Cause of Death seen through the eyes of Sarah Schlüssel, member of the preselection team of Berlinale Shorts:
How do we look at the female body? And how do we treat it? Jyoti Mistry examines the (male) gaze on women, skillfully assembling a collage of historic archival footage from the EYE Film Museum. In some way or another, we all know these images; but Mistry arranges them in a way that adds a new layer to what has been seen before, contrasting these depictions of women from different cultures and backgrounds. It hits you right in the face. Western women, either sex symbols or mothers; and non-Western women, bare-chested curiosities, dancing for the colonialists’ amusement.
The bell tolls – a warning? Accompanied by South African writer and poet Napo Masheane’s haunting words, we get to know Anonymous: the nameless, unknown girl and woman. Anonymous, a being which exists only to entertain men. An object, a toy, a threat.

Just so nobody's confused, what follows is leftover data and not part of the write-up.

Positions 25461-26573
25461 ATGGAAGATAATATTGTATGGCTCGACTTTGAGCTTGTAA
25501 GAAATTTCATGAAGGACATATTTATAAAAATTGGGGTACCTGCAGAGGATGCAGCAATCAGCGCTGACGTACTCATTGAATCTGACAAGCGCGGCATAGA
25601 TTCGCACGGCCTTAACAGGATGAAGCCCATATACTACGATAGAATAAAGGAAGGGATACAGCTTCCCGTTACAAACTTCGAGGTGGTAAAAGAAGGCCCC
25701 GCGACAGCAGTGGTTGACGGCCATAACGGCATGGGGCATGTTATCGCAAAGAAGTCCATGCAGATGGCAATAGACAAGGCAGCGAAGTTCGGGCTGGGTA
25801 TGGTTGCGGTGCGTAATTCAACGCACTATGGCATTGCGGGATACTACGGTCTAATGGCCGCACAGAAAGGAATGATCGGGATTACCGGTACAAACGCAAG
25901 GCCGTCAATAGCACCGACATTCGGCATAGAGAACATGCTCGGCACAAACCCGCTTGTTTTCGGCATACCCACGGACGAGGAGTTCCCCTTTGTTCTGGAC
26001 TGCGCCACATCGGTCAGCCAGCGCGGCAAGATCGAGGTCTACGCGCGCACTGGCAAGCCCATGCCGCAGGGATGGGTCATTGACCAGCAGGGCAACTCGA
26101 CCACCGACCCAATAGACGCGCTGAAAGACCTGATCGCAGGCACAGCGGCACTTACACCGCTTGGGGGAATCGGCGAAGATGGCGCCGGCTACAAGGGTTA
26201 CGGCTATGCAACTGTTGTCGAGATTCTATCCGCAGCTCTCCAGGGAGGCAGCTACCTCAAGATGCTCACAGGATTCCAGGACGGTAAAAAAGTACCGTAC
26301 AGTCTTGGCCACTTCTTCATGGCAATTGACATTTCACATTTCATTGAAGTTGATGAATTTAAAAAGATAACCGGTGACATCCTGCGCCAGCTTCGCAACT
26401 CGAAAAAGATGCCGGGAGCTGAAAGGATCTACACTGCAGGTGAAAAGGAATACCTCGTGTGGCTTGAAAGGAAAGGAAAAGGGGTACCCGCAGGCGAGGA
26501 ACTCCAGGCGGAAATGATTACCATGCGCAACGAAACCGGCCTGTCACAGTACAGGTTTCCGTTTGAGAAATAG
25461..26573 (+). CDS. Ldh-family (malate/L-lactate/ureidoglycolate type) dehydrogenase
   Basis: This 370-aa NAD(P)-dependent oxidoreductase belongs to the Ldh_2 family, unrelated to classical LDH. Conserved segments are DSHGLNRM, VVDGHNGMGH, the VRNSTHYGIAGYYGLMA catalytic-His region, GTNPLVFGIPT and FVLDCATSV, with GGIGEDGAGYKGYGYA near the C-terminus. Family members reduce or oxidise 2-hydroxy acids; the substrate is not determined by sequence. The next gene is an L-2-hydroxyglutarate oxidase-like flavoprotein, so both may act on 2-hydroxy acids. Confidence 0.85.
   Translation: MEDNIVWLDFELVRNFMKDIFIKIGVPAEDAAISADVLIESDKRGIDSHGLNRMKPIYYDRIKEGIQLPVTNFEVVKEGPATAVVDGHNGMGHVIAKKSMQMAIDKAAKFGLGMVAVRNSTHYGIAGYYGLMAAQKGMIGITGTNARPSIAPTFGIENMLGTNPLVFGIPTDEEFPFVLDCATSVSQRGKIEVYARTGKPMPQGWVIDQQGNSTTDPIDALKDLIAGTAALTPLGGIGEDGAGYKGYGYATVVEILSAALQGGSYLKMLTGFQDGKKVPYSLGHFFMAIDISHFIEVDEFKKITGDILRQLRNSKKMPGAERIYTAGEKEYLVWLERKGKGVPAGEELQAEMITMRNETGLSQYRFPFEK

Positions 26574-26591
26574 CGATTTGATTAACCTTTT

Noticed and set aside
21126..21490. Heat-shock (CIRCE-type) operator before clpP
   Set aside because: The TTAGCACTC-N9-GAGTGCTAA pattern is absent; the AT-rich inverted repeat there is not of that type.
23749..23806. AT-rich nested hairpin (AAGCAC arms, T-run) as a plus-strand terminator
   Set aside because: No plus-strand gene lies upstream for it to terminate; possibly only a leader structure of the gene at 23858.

Systemic violence against women has existed for as long as we can think, with femicide being its most extreme and violent form. Anonymous is beaten, drowned, hanged, stoned to death. In animated scenes contrasting the historic images, Mistry gets very graphic, working directly on and with the material. A healthy body is superimposed with images of broken bones, injuries are named and shown next to the wounds. How many times can a woman die?
For a woman, a relationship with a man can be hazardous, at least if she does not behave in the way she is expected. Anonymous carries deep scars on her body, says Masheane; love is a mortal danger. It might be a “love that bites,” as Masheane says. A witch is burned at the stake. The autopsy report states it clearly: “cause of death is: woman.”
Sarah Schlüssel is a culture manager with a focus on film and festivals. She is a member of the Berlinale Shorts selection committee, coordinates the Short Form Station of Berlinale Talents, and co-founded shorts/salon.